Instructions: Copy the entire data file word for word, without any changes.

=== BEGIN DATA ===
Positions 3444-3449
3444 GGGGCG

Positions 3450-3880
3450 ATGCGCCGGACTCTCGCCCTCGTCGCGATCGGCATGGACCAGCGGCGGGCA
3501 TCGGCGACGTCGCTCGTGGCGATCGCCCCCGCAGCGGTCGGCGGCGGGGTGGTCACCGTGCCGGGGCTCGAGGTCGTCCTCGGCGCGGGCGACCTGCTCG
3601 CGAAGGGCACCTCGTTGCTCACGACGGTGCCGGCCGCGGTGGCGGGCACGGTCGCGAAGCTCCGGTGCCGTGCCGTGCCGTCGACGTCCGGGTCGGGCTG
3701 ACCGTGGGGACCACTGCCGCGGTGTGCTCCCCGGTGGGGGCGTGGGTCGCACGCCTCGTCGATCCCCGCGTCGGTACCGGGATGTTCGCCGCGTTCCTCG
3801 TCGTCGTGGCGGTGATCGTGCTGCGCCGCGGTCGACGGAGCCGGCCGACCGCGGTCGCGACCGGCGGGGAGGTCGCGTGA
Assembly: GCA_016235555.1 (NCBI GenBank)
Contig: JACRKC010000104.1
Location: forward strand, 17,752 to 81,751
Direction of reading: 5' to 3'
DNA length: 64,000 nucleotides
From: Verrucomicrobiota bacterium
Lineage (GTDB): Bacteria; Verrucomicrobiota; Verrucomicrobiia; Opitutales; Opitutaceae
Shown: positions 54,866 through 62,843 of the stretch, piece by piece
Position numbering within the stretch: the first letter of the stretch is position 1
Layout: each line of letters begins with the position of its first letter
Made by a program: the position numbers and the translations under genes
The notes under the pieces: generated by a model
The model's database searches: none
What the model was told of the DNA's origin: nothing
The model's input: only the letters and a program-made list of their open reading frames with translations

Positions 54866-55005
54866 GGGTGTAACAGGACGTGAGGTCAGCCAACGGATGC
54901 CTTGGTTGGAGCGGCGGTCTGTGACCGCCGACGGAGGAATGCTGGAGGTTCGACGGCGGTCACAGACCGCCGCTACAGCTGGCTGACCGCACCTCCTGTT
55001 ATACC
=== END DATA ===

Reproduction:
Positions 3444-3449
3444 GGGGCG

Positions 3450-3880
3450 ATGCGCCGGACTCTCGCCCTCGTCGCGATCGGCATGGACCAGCGGCGGGCA
3501 TCGGCGACGTCGCTCGTGGCGATCGCCCCCGCAGCGGTCGGCGGCGGGGTGGTCACCGTGCCGGGGCTCGAGGTCGTCCTCGGCGCGGGCGACCTGCTCG
3601 CGAAGGGCACCTCGTTGCTCACGACGGTGCCGGCCGCGGTGGCGGGCACGGTCGCGAAGCTCCGGTGCCGTGCCGTGCCGTCGACGTCCGGGTCGGGCTG
3701 ACCGTGGGGACCACTGCCGCGGTGTGCTCCCCGGTGGGGGCGTGGGTCGCACGCCTCGTCGATCCCCGCGTCGGTACCGGGATGTTCGCCGCGTTCCTCG
3801 TCGTCGTGGCGGTGATCGTGCTGCGCCGCGGTCGACGGAGCCGGCCGACCGCGGTCGCGACCGGCGGGGAGGTCGCGTGA
Assembly: GCA_016235555.1 (NCBI GenBank)
Contig: JACRKC010000104.1
Location: forward strand, 17,752 to 81,751
Direction of reading: 5' to 3'
DNA length: 64,000 nucleotides
From: Verrucomicrobiota bacterium
Lineage (GTDB): Bacteria; Verrucomicrobiota; Verrucomicrobiia; Opitutales; Opitutaceae
Shown: positions 54,866 through 62,843 of the stretch, piece by piece
Position numbering within the stretch: the first letter of the stretch is position 1
Layout: each line of letters begins with the position of its first letter
Made by a program: the position numbers and the translations under genes
The notes under the pieces: generated by a model
The model's database searches: none
What the model was told of the DNA's origin: nothing
The model's input: only the letters and a program-made list of their open reading frames with translations

Positions 54866-55005
54866 GGGTGTAACAGGACGTGAGGTCAGCCAACGGATGC
54901 CTTGGTTGGAGCGGCGGTCTGTGACCGCCGACGGAGGAATGCTGGAGGTTCGACGGCGGTCACAGACCGCCGCTACAGCTGGCTGACCGCACCTCCTGTT
55001 ATACC